Extracting groundwater at a rate that is faster than it can be naturally replenished is often referred to as overdrafting. Overdrafting may decrease the amount of groundwater that naturally feeds surrounding water bodies, including wetlands, lakes, rivers and streams.[17] Additionally, when a cone of depression is formed around a pumping well due to groundwater extraction, nearby groundwater sources may flow toward the well to replenish the cone, taking water from local streams and lakes. This may result in poor water quality in these local water bodies as baseflow water contribution is reduced, which could result in perennial streams becoming more intermittent, and intermittent streams becoming more ephemeral. Finally, drawdown from groundwater extraction may lead to an increased sensitivity of the ecosystem to climate change and may be a contributing factor to sea-level rise and land subsidence.[17]

Related[edit]

Subsidence

References[edit]

  1. ^ "Glossary of Hydrologic Terms". www.nws.noaa.gov. Retrieved 2019-03-19.
  2. ^ Mirnezami, S.J.; Bagheri, A.; Maleki, A. (2018). "Inaction of Society on the Drawdown of Groundwater Resources: A Case Study of Rafsanjan Plain in Iran". Water Alternatives. 11(3): 725–748 – via Content Server.
  3. ^ Lytle, Michael J.; Markowski, Paul (1989). "An Introduction to Well Drawdown" (PDF). Retrieved March 17, 2019.
  4. ^ a b c "Glossary of Hydrologic Terms". www.nws.noaa.gov. Retrieved 2019-03-19.
  5. ^ "Pumping Tests :. Aquifer Testing 101". www.aqtesolv.com. Retrieved 2019-03-17.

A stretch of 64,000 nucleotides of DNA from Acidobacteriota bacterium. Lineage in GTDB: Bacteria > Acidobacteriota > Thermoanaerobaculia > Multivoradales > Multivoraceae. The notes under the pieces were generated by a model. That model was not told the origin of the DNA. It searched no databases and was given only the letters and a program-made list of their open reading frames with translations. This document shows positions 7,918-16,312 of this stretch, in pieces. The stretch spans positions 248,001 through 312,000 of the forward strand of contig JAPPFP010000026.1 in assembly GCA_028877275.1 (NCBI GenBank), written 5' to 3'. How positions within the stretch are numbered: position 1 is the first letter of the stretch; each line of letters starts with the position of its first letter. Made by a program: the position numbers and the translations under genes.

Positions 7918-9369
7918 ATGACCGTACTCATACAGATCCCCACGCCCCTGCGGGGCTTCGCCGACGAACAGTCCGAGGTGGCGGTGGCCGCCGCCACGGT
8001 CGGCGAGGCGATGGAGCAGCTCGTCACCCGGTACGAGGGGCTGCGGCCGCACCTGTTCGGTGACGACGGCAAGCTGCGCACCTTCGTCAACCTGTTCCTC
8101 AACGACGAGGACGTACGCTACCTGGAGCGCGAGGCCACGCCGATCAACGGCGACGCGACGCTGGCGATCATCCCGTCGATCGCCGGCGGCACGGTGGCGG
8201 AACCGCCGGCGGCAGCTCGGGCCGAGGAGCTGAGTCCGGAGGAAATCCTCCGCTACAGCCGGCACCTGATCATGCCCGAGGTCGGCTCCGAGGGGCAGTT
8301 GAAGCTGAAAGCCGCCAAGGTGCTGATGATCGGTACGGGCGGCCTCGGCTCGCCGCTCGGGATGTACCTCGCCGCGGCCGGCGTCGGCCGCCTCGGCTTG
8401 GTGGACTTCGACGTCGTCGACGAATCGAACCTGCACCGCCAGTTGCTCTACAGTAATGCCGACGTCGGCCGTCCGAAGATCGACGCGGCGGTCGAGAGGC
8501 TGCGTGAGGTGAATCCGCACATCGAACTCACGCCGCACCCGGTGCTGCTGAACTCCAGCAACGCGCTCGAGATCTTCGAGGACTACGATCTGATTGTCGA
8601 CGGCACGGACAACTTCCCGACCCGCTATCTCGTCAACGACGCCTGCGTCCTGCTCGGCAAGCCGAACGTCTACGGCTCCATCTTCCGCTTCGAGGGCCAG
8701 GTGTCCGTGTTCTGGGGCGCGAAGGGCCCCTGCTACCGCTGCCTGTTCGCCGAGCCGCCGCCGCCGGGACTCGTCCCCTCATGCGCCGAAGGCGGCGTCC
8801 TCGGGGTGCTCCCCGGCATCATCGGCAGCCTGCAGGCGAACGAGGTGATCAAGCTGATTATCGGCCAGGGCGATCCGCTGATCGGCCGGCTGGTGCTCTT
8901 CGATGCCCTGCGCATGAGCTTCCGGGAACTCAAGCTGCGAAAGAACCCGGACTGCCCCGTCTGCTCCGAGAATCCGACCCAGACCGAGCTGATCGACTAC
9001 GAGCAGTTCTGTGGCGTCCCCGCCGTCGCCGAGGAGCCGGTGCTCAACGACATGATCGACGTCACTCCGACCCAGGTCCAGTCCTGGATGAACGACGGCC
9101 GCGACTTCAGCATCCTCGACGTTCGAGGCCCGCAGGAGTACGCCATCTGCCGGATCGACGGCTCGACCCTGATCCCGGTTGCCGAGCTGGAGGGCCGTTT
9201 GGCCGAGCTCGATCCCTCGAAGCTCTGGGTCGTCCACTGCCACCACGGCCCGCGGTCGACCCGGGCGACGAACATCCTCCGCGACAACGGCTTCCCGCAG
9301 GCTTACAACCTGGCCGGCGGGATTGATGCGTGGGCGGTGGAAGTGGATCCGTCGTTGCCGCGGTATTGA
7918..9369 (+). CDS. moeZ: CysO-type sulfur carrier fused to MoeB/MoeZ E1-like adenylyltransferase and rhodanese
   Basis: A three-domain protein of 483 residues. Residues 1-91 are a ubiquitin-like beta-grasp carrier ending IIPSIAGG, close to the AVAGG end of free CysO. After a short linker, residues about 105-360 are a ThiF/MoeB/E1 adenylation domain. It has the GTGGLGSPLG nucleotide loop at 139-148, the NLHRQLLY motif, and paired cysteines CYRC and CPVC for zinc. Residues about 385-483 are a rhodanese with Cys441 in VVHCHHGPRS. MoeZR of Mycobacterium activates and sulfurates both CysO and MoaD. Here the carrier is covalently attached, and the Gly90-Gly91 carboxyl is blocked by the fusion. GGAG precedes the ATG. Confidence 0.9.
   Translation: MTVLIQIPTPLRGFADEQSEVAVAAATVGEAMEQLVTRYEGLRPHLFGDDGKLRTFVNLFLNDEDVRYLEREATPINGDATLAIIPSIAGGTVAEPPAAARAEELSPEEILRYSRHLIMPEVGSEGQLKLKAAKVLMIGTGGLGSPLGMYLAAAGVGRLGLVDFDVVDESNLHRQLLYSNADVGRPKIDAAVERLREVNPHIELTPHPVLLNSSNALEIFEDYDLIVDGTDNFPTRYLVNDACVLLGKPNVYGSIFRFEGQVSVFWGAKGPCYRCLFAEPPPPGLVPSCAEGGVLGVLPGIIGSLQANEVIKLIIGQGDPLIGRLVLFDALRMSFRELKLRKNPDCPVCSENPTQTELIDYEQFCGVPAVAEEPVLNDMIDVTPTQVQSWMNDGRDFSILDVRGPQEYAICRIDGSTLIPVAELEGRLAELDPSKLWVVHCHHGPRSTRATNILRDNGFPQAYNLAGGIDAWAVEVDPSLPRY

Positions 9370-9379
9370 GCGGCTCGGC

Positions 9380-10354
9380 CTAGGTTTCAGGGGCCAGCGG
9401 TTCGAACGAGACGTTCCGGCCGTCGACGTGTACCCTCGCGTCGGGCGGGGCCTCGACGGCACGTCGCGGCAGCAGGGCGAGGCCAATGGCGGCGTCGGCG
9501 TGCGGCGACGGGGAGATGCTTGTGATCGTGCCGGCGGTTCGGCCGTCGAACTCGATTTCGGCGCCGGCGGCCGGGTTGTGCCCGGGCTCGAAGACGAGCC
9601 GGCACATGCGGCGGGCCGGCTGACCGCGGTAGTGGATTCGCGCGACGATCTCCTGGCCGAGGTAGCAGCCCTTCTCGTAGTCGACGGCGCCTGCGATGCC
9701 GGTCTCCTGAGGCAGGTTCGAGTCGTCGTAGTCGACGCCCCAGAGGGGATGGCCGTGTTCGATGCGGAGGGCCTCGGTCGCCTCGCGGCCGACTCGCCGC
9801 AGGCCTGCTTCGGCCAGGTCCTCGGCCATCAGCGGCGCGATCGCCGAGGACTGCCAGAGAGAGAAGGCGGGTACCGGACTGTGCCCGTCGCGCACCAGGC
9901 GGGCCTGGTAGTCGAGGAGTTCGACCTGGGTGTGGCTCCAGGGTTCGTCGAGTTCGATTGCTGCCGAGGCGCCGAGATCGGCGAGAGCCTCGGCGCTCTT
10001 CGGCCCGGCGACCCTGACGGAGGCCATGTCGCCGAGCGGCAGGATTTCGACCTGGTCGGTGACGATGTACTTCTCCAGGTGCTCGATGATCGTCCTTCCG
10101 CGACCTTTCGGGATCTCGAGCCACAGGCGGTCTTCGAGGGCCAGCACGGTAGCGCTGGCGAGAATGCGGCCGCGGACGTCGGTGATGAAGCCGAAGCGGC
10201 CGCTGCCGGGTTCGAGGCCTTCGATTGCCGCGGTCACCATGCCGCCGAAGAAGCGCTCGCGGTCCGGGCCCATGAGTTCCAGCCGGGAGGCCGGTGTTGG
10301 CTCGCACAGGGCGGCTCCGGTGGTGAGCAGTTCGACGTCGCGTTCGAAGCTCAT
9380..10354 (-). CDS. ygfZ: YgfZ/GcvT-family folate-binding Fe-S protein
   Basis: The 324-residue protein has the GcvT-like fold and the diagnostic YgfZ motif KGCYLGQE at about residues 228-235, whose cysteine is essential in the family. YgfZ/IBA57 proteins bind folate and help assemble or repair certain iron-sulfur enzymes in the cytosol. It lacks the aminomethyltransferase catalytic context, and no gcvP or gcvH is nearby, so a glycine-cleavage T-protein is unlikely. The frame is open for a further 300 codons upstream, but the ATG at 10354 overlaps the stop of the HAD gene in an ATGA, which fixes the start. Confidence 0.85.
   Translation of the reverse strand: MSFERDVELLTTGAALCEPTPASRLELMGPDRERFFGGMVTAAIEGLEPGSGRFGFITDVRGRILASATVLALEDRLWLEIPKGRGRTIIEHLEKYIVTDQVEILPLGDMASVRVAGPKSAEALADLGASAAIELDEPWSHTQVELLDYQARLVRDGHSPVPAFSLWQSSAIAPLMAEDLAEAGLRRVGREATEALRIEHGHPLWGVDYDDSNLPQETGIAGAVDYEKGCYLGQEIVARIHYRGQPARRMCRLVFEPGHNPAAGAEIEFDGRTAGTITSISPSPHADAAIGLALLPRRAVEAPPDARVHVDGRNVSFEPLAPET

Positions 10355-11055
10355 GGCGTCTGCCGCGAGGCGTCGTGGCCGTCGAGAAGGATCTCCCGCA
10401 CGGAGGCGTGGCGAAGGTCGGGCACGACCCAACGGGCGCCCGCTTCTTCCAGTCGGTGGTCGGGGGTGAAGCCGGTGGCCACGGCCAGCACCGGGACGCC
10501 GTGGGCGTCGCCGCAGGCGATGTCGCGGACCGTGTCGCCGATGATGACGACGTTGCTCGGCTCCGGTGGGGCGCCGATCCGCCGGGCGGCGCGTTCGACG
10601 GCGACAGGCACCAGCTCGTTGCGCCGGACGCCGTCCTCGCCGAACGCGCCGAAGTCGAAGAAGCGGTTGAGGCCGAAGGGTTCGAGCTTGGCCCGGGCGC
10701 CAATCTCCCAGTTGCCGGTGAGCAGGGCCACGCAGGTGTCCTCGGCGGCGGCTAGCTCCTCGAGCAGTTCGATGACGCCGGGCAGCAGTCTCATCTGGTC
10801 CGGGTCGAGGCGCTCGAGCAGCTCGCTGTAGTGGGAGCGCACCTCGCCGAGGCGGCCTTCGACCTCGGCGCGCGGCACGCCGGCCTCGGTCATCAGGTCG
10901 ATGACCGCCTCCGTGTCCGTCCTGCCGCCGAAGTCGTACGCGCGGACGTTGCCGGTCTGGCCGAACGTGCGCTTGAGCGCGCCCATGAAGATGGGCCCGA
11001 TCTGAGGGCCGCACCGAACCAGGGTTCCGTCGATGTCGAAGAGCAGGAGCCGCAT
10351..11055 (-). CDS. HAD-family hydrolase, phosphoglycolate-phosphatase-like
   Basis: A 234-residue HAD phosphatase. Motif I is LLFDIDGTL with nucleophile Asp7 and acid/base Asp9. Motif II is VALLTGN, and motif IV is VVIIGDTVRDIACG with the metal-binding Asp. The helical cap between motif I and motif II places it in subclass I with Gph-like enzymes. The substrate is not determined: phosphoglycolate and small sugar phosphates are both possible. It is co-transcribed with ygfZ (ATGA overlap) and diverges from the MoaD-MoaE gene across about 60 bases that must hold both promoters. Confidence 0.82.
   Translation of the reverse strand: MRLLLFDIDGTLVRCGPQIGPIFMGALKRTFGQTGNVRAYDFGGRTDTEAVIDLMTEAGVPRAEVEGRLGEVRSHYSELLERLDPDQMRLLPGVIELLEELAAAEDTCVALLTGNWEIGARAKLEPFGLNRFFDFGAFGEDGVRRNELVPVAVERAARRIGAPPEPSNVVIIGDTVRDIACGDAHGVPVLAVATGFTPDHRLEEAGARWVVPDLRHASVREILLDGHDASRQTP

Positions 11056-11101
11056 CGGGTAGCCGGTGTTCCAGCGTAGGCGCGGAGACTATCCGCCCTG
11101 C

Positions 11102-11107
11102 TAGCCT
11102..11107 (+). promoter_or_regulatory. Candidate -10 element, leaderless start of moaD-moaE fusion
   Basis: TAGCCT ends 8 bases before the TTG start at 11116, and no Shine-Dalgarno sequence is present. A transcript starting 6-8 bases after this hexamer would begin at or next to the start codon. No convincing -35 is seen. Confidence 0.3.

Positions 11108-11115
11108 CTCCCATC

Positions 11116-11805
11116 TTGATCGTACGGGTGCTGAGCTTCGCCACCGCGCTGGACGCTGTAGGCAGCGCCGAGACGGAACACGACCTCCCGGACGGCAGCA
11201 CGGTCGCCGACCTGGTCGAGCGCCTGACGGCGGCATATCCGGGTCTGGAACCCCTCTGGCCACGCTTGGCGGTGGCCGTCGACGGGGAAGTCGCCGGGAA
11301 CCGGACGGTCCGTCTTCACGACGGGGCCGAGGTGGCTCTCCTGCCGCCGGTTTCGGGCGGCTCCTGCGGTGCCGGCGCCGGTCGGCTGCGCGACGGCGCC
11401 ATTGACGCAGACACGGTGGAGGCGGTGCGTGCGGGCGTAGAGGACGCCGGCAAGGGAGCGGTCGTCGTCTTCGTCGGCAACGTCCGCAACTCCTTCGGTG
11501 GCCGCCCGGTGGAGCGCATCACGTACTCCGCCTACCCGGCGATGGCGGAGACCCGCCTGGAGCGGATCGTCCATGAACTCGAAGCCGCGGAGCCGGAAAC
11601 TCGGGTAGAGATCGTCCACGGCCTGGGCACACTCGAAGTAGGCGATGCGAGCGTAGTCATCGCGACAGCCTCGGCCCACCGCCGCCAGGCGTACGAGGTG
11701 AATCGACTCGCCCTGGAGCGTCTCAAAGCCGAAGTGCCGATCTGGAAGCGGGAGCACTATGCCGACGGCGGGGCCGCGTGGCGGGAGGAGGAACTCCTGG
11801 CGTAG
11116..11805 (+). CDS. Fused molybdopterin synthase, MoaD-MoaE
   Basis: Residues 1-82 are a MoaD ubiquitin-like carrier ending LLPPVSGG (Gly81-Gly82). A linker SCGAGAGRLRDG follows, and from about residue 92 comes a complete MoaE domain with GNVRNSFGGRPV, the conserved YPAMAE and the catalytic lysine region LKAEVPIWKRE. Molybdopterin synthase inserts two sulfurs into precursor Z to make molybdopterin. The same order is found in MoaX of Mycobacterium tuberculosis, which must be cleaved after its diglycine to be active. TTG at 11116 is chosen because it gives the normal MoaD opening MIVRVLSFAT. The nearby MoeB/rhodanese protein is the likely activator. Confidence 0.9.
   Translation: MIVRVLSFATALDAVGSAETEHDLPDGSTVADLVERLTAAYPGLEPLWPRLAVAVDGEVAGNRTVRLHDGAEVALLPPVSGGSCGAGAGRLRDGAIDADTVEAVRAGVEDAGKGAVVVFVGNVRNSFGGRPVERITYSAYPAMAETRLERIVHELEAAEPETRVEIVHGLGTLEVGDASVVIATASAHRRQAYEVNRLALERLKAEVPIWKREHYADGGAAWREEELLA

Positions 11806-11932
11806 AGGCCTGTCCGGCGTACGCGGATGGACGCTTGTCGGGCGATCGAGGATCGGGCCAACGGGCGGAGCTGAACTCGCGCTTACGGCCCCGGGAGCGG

6. ^ Groundwater Terms and Definitions (PDF), Goulbourn-Murray Water, p. 34, retrieved 2019-03-17
  7. ^ "Potential Energy and Hydraulic Head | EARTH 111: Water: Science and Society". www.e-education.psu.edu. Retrieved 2019-03-18.
  8. ^ a b c d Lytle, Michael J.; Markowski, Paul (1989). "An Introduction to Well Drawdown" (PDF). Retrieved March 17, 2019.
  9. ^ "Water table | hydrology". Encyclopedia Britannica. Retrieved 2019-03-18.
  10. ^ "Water Level Sensor or Submersible Pressure Tranducer. Water level transducers,depth,gauge,water level,measurement,depth,well,water level sensor,monitoring,indicator,level,water,gauges,pressure,water level sensors,water sensor,level,well,depth,measurment,water,level,indicators,remote,level,gauge,water,pressure,sensors". www.globalw.com. Retrieved 2019-04-01.
  11. ^ "Acoustic Well Sounders". www.fekete.ca. Retrieved 2019-04-01.
  12. ^ Alberta Agriculture Food and Rural Development (2012). "Making and Using an Electric Sounder to Monitor Water Wells" (PDF). Government of Alberta.
  13. ^ a b c wellcare®. "Determining Static Water Level in a Well" (PDF). Water Systems Council.
  14. ^ Henggeler, Joe. "INSTALLING AN INEXPENSIVE AIR LINE TO MEASURE WATER DEPTHS IN WELLS" (PDF). Missouri Crop Resource Guide.
  15. ^ Department of the Environment and Energy (2018). "What are the ecological impacts of groundwater drawdown?" (PDF). Government of Australia.
  16. ^ Antunes C, Chozas S, West J, et al. Groundwater drawdown drives ecophysiological adjustments of woody vegetation in a semi‐arid coastal ecosystem. GlobChange Biol. 2018;24:4894–4908. https://doi.org/10.1111/gcb.14403
  17. ^ a b “Environmental Impacts of Water Withdrawals and Discharges in Six Great Lakes Communities: A Role for Green Infrastructure”, J. W. Ridgway, R. Higuchi, L. Hoffman, and R. Pettit, Environmental Consulting & Technology Inc. Report, 45 pp, May 2016